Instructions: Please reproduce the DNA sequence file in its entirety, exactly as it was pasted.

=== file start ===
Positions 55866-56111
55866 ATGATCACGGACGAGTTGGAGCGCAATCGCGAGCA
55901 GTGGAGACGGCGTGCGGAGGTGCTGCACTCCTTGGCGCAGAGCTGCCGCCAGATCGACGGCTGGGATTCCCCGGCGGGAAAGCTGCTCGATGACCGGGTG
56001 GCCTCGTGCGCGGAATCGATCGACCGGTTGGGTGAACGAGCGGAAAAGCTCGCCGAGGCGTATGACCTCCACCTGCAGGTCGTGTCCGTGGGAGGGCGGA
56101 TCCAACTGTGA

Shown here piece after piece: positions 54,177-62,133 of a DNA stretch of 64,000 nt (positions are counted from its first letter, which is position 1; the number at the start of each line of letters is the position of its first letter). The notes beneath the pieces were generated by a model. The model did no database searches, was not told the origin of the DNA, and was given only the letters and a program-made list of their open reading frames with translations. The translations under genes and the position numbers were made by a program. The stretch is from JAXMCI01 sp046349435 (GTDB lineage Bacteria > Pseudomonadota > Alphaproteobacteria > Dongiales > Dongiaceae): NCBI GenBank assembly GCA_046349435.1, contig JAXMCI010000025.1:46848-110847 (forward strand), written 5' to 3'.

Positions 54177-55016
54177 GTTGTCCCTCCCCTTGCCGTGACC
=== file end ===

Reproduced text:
Positions 55866-56111
55866 ATGATCACGGACGAGTTGGAGCGCAATCGCGAGCA
55901 GTGGAGACGGCGTGCGGAGGTGCTGCACTCCTTGGCGCAGAGCTGCCGCCAGATCGACGGCTGGGATTCCCCGGCGGGAAAGCTGCTCGATGACCGGGTG
56001 GCCTCGTGCGCGGAATCGATCGACCGGTTGGGTGAACGAGCGGAAAAGCTCGCCGAGGCGTATGACCTCCACCTGCAGGTCGTGTCCGTGGGAGGGCGGA
56101 TCCAACTGTGA

Shown here piece after piece: positions 54,177-62,133 of a DNA stretch of 64,000 nt (positions are counted from its first letter, which is position 1; the number at the start of each line of letters is the position of its first letter). The notes beneath the pieces were generated by a model. The model did no database searches, was not told the origin of the DNA, and was given only the letters and a program-made list of their open reading frames with translations. The translations under genes and the position numbers were made by a program. The stretch is from JAXMCI01 sp046349435 (GTDB lineage Bacteria > Pseudomonadota > Alphaproteobacteria > Dongiales > Dongiaceae): NCBI GenBank assembly GCA_046349435.1, contig JAXMCI010000025.1:46848-110847 (forward strand), written 5' to 3'.

Positions 54177-55016
54177 GTTGTCCCTCCCCTTGCCGTGACC